Title: My Lioness: Endings and Beginings
Game: Dragon Age 2
Characters/Pairing: Sekhmet, Carver, Bethany, Aveline, Varric
Daggers itching in her palms she looked up at Carver. "Are you ready?"
More than a head taller than her, his raven hair the night to her stark white day, he sneered down at her, "As ready as you are."
Her face softened, their relationship was filled with too much cruelty. Papa would be so disappointed in them both. She gave Carver a bit of a smile, "Don't die."
The rigid lines of his body, heavily muscled from wielding his greatsword, relaxed a little and he laughed a soft sound still tinged with a bit of bitterness but without its usual venom, "Not today."
She couldn't read his crystalline blue eyes even though they were the mirror of her own, never could, but she hoped that he knew she loved him, and hoped that he loved her too even if they could never admit it. His anger at her always kept them at an arm's length from each other, even now as they prepared to fight a nightmare back into the depths of the earth.
She tried to think of a time when Carver wasn't so angry at her, at the world in general, and was left at a loss. She pushed aside the dark morass of her thoughts; there were more important things to be paying attention to right now.
She glanced again at Carver as he held his heavy sword, the thing probably weighed as much as she did. Lifting it from his broad shoulder he held it at the ready as rain started to fall around them. The battlefield, over shadowed by the ancient bones of a ruin long forgotten, reeked of fear and wet dog. The night was going to be long and cold and miserable. Icy droplets ate the already waning light leaving the army in a murky twilight as the monsters advanced, a dark wave cresting between the trees of the Wilds.
It was only a few minutes before the orange glow of the enemies' torches lit up the sky ahead of them, a few at first then growing rapidly until there was a vast ocean of torch light rolling back across the far side of the field and flickering from the depths of the Wilds. Sekhmet gasped, "Sweet Maker, there's a whole
"Horde?" Carver helpfully supplied, "We're in trouble now, where did your wit go dear sister?" It was only a jest, and she was relieved he had chosen not to be cruel. In the face of battle, death, and war they seemed to find an uneasy peace.
She wished she could be surprised that it would take such a drastic situation to quell the ever present animosity her brother held towards her. But she wasn't, she had committed an unspeakable crime and his anger, his righteous anger was part of her penance. So, pushing aside the lengths it took to get there she just enjoyed the simple jest, with a grin on her face she sparred back, "The same place as your humility I'd wager."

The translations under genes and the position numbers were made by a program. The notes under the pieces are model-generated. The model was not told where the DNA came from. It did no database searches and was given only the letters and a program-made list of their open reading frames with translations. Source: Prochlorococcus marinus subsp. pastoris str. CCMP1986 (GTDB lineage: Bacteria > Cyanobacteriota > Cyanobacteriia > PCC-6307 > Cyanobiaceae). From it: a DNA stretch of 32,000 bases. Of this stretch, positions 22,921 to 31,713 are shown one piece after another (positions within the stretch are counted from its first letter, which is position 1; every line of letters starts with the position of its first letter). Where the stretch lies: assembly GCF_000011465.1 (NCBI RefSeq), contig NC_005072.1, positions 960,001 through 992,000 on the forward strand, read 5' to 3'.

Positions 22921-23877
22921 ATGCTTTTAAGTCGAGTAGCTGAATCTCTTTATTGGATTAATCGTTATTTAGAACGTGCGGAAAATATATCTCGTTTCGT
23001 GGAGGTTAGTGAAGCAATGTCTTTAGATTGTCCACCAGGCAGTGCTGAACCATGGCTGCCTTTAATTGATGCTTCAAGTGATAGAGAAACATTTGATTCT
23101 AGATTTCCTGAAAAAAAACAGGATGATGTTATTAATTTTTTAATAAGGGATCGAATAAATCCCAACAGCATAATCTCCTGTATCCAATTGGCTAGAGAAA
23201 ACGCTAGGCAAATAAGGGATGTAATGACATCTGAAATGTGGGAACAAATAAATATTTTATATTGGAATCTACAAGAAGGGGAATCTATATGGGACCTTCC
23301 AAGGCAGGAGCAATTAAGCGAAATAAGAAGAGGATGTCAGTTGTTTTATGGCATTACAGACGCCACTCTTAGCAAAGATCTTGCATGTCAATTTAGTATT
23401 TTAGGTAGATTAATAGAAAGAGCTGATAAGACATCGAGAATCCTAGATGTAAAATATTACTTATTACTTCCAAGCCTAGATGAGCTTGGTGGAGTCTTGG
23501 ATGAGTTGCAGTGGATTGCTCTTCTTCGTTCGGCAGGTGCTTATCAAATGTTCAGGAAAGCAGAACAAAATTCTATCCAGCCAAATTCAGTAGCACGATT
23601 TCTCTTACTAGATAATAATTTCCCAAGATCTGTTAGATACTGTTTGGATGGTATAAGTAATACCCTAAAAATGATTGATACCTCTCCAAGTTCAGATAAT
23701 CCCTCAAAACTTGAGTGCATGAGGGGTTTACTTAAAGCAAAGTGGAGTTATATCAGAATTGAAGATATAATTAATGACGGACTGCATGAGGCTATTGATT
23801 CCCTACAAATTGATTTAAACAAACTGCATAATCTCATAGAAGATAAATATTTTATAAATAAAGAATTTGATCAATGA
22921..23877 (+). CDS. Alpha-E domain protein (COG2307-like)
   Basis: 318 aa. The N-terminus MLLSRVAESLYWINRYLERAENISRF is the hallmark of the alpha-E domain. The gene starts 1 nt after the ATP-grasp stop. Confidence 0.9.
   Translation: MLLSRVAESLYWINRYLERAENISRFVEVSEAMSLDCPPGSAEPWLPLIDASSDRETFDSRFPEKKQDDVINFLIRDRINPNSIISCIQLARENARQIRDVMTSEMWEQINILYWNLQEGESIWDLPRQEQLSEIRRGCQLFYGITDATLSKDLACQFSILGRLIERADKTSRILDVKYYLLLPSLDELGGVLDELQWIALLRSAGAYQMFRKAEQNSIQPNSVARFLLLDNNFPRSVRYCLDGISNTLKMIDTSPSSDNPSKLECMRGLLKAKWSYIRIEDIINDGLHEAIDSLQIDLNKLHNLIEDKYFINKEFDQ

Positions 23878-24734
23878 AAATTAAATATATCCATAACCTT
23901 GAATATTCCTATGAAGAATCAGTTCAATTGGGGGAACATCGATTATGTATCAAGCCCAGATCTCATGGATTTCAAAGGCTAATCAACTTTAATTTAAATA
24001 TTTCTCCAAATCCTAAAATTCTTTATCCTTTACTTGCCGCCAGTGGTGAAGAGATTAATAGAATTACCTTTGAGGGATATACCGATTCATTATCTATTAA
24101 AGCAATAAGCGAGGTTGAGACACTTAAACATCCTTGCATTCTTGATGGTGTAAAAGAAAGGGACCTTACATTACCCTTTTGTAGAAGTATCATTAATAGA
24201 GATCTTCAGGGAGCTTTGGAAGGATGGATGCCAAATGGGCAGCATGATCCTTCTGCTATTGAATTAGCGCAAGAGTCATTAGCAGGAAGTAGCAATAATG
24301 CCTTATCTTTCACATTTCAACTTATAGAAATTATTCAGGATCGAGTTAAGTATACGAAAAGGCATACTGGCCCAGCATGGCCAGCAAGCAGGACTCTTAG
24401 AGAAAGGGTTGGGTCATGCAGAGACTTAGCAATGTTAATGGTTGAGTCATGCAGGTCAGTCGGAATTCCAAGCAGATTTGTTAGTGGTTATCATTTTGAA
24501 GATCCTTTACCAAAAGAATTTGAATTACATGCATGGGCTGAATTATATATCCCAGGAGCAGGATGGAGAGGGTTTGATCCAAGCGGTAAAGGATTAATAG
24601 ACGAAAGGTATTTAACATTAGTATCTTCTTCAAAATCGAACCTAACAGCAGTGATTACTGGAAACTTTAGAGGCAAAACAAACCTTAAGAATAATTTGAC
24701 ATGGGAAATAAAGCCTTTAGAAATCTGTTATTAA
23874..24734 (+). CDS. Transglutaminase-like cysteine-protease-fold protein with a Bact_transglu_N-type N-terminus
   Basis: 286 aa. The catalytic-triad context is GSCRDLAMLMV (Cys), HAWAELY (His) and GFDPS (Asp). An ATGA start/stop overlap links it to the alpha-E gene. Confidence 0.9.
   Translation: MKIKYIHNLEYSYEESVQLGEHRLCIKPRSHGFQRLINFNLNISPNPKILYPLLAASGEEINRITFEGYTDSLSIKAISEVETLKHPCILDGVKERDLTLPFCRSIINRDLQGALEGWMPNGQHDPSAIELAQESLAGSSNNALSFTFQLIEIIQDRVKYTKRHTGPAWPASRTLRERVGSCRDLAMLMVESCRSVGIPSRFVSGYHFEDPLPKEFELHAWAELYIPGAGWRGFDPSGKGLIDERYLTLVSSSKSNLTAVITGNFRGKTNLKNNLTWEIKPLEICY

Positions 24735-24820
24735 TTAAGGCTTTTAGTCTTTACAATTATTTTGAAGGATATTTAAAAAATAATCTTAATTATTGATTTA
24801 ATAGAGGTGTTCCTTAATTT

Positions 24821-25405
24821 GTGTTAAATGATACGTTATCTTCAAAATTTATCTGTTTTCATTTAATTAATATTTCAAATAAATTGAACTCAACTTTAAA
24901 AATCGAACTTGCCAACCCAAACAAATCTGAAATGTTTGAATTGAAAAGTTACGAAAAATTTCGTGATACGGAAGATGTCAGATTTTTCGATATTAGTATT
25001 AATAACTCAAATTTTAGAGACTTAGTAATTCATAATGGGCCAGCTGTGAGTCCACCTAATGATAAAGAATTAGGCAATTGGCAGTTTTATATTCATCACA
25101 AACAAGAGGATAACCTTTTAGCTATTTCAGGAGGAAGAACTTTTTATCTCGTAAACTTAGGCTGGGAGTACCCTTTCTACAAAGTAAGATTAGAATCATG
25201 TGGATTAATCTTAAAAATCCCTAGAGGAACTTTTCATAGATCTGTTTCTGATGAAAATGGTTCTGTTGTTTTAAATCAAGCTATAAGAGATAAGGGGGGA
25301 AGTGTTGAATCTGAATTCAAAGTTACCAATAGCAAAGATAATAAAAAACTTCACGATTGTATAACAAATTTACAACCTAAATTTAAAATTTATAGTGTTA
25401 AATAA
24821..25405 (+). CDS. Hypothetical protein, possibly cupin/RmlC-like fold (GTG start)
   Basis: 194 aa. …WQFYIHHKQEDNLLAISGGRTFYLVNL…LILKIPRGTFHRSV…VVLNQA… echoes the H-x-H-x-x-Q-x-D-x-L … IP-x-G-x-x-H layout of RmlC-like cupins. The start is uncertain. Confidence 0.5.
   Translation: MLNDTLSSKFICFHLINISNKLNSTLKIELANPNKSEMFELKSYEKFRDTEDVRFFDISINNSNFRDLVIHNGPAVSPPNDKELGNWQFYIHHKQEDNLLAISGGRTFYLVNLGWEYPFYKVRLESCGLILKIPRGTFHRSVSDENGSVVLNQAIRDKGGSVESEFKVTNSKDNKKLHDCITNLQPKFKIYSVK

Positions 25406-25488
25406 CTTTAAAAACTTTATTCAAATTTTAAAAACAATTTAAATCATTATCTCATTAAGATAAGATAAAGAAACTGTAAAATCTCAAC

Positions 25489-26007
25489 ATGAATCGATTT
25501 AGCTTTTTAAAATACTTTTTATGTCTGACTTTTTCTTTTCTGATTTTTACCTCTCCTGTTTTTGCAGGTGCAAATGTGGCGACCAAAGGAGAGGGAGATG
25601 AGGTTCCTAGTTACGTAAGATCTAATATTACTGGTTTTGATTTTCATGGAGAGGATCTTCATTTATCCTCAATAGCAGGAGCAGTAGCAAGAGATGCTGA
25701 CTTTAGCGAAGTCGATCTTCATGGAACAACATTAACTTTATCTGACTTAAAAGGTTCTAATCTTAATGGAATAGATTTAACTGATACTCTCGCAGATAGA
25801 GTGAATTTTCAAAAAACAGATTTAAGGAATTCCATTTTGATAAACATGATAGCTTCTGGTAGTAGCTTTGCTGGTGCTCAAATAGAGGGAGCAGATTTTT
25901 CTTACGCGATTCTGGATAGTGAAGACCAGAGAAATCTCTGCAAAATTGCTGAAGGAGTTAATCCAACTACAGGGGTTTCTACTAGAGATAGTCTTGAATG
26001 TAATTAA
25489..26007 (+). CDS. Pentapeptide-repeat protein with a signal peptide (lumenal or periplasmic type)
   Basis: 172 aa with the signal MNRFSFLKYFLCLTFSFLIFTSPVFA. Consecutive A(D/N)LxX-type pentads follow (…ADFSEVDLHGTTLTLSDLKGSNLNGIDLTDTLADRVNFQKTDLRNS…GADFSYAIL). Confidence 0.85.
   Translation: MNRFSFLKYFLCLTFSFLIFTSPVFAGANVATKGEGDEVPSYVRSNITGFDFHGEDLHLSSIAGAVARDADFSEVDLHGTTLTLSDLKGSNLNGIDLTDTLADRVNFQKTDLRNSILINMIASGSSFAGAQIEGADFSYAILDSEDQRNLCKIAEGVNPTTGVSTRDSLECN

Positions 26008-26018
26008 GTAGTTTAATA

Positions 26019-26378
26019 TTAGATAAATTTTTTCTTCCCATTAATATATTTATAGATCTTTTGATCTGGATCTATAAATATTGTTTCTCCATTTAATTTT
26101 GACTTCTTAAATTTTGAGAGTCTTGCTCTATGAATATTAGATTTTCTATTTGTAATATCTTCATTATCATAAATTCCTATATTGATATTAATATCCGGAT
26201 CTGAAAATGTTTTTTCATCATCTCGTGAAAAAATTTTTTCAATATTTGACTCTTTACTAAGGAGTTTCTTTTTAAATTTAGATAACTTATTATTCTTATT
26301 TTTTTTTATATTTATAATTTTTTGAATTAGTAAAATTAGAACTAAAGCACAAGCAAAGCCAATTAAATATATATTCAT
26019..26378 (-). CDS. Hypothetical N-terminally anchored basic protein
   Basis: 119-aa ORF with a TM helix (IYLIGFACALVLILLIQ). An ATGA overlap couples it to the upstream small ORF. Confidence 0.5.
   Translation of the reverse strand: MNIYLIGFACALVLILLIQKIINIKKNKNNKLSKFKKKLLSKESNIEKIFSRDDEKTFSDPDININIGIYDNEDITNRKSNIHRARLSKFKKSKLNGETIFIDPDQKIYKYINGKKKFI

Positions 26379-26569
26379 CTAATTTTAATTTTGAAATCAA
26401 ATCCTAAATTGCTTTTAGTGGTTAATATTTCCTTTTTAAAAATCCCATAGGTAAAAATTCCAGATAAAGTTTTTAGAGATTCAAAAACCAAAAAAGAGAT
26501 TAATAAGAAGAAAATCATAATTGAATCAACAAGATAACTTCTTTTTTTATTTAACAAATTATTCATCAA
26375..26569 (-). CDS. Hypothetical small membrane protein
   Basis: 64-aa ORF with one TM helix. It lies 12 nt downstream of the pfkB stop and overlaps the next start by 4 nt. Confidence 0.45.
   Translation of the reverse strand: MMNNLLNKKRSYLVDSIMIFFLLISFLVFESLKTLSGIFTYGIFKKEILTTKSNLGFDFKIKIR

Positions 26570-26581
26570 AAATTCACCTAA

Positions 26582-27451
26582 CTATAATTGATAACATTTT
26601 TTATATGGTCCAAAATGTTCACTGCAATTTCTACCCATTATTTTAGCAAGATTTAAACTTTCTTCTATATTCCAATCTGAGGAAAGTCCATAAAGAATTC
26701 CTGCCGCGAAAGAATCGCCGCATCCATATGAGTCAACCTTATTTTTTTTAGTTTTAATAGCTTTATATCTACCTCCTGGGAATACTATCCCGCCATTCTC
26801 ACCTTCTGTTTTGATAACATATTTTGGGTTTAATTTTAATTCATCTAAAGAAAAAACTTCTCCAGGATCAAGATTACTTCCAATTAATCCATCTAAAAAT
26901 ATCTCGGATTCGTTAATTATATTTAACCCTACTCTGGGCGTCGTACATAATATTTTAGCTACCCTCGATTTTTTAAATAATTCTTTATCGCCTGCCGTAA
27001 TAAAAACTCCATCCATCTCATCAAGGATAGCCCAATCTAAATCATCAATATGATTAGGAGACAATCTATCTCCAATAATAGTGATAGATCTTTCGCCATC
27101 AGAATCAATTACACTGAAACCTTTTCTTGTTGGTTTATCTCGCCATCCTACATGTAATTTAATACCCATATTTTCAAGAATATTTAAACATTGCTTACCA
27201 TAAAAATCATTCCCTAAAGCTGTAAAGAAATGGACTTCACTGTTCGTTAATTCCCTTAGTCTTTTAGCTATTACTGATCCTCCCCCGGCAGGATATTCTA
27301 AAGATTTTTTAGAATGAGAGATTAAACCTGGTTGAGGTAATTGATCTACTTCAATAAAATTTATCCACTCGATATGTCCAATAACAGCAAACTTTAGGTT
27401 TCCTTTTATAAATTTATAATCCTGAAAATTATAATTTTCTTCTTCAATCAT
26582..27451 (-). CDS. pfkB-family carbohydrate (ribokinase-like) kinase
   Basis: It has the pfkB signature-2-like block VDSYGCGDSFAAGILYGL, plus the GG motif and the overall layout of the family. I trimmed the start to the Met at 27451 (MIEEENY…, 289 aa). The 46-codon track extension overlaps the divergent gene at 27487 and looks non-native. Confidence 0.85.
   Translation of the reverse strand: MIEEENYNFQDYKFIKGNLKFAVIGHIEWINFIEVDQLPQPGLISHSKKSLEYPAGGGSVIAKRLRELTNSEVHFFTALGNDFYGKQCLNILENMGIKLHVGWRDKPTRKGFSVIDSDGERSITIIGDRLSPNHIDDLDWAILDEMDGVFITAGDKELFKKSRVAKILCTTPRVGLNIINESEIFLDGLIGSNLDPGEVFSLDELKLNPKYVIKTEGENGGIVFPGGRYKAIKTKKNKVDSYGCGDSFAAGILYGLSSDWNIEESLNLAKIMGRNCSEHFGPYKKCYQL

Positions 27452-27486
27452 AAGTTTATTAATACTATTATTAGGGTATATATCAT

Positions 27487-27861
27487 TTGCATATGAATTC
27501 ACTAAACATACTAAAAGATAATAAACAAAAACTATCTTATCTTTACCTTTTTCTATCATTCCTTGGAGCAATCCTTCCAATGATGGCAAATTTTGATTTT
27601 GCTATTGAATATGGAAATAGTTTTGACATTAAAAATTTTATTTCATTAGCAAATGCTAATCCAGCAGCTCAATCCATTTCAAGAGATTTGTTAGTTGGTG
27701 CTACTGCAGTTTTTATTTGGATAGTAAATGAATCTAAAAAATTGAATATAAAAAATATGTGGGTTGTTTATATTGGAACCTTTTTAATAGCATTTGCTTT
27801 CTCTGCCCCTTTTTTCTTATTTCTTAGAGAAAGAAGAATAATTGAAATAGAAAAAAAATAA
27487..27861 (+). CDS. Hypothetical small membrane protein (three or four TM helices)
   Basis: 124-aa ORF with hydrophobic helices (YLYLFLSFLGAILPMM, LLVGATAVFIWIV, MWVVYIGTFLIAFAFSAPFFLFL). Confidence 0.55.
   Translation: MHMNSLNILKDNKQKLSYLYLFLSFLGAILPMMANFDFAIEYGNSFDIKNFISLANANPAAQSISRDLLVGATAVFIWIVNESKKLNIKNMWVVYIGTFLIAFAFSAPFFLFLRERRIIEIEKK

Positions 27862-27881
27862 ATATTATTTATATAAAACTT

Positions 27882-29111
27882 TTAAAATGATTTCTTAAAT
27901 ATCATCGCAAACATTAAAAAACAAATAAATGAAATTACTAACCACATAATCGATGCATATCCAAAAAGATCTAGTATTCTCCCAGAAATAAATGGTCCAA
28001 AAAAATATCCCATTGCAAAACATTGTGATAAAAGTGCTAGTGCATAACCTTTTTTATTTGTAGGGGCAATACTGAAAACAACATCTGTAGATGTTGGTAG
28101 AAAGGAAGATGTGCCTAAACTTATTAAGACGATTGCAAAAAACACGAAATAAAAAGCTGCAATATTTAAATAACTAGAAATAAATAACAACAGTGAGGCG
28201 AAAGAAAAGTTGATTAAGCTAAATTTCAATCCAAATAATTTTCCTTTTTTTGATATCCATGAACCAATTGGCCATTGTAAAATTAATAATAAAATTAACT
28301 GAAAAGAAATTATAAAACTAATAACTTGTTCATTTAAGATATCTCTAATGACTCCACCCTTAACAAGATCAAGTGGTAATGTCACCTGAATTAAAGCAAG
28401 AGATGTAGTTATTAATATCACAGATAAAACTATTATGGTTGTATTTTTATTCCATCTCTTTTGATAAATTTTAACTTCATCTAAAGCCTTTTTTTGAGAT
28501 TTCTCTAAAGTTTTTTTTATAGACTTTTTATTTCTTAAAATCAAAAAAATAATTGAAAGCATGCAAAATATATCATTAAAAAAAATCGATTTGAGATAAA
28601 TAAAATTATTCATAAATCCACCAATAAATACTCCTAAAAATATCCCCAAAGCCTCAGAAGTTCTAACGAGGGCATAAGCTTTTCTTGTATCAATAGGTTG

The formidable tree that was her brother, taller than their parents and broad as any battle-hardened, lifelong soldier, flashed her a smile back. It was a rare enough occurrence that she took a moment to treasure it. Carver could be dour and bitter, his anger could burn like acid but he could be charming and sweet when he wanted, funny even. Closing her eyes for a moment she gave her head a light shake, the sea of light trudging ever forward and her attention was needed back on the battlefield instead of buried under years of regret.
The soldiers around the two of them began shifting nervously belying their inexperience, but she and Carver remained still. Long years of training and fighting together kept them calm despite the impending battle, perhaps even because of it. And monsters were nothing new to the two of them; these ones just looked as monstrous on the outside as they were on the inside.
As the twisted black creatures marched towards them, it was the smell that got to her in the end. Not the sight of so many torches, or even the ghastly faces she saw when the enemy was finally upon them. It was the smell of rot and corruption and death that blanketed over the earth ahead of the Darkspawn that shook her. She had experienced many horrifying things in her years but that smell, the pervasiveness of it, would haunt her all her life.
She and Carver slogged through the monsters cutting a large swath as those less experienced fell around them, their shrill screams all but lost in the cacophony of battle. Sekhmet kept glancing at the Tower of Ishal in the distance waiting for the signal fire to be lit atop it. Loghain would bring in his men from the flank and they would cut down these monsters once and for all. And she could return home. A victory here would give her something that Mother and Bethany could be proud of, something worthwhile.
Carver's young face, Maker he was so terribly young but already battle scarred, was twisted into a snarl as his greatsword chopped through the Darkspawn with ease flickering silver in the dull light and dripping black ichor in thick rivulets. They were both covered in gore, hearts racing and fatigue pulling at them but as long as he could lift that monstrosity of a sword she would keep swinging her daggers. It seemed to stretch on forever, an endless parade of nightmare creatures, the stench of the beasts and the screams of their fallen brethren interspersed with the enraged cries of the Darkspawn.